The hitherto hero of the game has shown that he is actually a ** human being full of dark places ** and unsuspected shades of gray. Something that the show remembers from time to time. Also in the chapter Aftermath, Daniel must defend his dojo after the school fight in the season 2 finale of Cobra Kai. To do so, he claims that he was bullied in high school and argues that karate can have a positive influence on the community.

However, someone calls Daniel’s claims “nonsense” and suggests that he was the “real bully” years ago. This is a reference to his joke with the water hose in The karate kid and the illegal kick he used to win the All Valley Karate Tournament. It is a turning point for Daniel, who begins to reassess his actions from a new point of view.

Take care how you speak

As if all of the above weren’t enough, an angry parent blames Daniel for teaching local kids “Miyagi’s shit.” In the middle of the discussion he mispronounces the name of the character played by the beloved Pat Morita, just as Daniel did. during a phone conversation in the original The karate kid.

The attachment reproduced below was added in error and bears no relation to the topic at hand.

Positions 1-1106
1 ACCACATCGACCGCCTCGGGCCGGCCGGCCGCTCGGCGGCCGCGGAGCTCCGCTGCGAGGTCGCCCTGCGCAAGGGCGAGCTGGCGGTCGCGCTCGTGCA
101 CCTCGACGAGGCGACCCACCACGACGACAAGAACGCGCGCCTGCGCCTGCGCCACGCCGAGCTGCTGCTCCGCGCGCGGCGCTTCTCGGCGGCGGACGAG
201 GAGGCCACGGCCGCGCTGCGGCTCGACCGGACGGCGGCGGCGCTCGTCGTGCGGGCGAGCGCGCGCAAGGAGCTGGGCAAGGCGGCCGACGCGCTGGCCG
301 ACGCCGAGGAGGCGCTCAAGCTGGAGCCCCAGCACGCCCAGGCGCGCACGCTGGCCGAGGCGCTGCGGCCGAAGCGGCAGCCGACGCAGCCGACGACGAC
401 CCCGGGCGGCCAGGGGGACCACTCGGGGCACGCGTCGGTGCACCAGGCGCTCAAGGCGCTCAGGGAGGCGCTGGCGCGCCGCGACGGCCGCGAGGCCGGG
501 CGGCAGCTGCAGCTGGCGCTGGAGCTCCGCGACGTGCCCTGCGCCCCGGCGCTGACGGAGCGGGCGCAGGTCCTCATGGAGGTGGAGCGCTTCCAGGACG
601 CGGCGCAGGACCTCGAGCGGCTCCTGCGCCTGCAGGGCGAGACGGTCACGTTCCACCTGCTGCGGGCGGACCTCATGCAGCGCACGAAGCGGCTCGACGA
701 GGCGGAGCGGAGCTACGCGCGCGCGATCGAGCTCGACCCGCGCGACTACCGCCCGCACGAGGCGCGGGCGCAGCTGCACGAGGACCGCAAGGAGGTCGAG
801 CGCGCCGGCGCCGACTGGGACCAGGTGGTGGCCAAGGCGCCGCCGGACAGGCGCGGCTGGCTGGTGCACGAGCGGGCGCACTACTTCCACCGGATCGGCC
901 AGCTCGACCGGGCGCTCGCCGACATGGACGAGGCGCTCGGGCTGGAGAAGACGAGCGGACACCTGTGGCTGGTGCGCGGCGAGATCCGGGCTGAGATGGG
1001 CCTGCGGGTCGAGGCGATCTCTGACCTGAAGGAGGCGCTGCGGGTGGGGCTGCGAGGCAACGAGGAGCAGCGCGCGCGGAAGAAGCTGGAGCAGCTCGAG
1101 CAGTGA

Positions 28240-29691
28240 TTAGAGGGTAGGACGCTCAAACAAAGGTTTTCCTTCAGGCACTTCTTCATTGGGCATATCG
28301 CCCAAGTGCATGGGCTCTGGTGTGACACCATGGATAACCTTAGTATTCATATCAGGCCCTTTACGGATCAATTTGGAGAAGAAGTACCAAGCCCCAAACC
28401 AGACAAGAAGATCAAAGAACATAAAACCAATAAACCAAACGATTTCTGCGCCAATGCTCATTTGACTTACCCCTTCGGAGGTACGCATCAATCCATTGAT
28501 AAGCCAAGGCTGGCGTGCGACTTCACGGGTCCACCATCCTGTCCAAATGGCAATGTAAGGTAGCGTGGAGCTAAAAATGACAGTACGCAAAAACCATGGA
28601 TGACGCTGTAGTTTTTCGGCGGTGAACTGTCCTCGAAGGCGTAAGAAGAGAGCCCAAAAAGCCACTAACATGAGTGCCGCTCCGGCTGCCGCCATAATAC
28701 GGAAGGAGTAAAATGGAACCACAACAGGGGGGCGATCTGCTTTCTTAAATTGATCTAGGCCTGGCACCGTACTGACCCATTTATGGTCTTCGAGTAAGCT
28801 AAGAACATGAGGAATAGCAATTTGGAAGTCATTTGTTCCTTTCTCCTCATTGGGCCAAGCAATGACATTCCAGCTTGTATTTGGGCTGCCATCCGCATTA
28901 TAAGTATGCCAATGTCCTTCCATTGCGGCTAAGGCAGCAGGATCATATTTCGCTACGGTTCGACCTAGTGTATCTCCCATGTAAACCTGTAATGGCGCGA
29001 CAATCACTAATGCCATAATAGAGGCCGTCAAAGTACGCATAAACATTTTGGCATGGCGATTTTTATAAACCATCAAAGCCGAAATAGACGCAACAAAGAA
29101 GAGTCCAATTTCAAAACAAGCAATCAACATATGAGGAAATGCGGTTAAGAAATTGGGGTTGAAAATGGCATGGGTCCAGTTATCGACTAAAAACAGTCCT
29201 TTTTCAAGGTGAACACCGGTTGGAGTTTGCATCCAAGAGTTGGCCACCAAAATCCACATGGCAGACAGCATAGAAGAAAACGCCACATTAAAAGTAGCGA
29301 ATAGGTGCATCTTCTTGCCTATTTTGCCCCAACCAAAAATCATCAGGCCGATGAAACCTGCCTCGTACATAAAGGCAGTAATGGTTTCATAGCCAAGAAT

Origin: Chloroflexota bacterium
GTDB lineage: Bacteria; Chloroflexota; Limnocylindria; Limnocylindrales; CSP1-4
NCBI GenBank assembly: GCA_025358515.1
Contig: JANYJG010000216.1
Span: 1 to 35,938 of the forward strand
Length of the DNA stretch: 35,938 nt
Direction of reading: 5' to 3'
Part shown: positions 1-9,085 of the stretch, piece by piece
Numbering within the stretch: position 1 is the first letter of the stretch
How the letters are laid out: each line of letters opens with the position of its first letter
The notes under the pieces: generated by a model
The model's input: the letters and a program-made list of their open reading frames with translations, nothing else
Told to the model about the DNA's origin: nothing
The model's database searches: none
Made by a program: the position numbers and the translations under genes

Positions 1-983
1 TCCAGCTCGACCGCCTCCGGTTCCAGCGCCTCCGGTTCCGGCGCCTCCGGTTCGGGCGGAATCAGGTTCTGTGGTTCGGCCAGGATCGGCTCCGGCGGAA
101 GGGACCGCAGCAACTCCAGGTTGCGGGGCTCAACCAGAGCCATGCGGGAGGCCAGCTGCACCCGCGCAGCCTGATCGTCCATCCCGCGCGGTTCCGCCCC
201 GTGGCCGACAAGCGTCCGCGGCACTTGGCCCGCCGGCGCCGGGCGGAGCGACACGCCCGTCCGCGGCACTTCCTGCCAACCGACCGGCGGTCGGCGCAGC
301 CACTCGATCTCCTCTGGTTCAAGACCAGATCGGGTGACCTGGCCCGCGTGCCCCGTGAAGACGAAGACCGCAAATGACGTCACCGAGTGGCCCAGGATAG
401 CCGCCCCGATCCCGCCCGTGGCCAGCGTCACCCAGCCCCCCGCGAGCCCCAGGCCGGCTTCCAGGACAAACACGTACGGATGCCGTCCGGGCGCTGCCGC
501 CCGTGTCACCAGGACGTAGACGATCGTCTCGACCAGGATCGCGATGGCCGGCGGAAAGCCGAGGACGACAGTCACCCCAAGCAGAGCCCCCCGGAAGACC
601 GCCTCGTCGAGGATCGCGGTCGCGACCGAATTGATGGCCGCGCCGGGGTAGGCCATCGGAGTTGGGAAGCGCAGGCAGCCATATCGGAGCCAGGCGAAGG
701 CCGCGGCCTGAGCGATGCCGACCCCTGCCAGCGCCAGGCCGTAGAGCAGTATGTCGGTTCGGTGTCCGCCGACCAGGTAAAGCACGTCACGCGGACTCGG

The series, again, uses the perception of circular time to analyze its characters from different angles. An interesting resource that so far has given good resources to storytelling.

The ’47 Ford

During the first seconds of the chapter Nature Vs. Nurture, a high school student appears in a sequence of flashback from 1965 and refers to his ’47 Ford convertible as a “piece of junk.”

Of course, this is the same vehicle that Lord Miyagi gives Daniel in the original. The karate kid.

Cobra Kai

New Horizons

In the chapter The Right Path, Daniel travels to Japan to save his car dealership and stops at Tomi Village, the former village of Mr. Miyagi who appears in The Karate Kid Part II.

Daniel is surprised to learn that the community has fully commercialized itself and must deal with its idealized version of the past. Is about a form of intellectual and emotional evolution that makes Daniel have to deepen his vision about the adolescent that he was.

Miyagi shimpo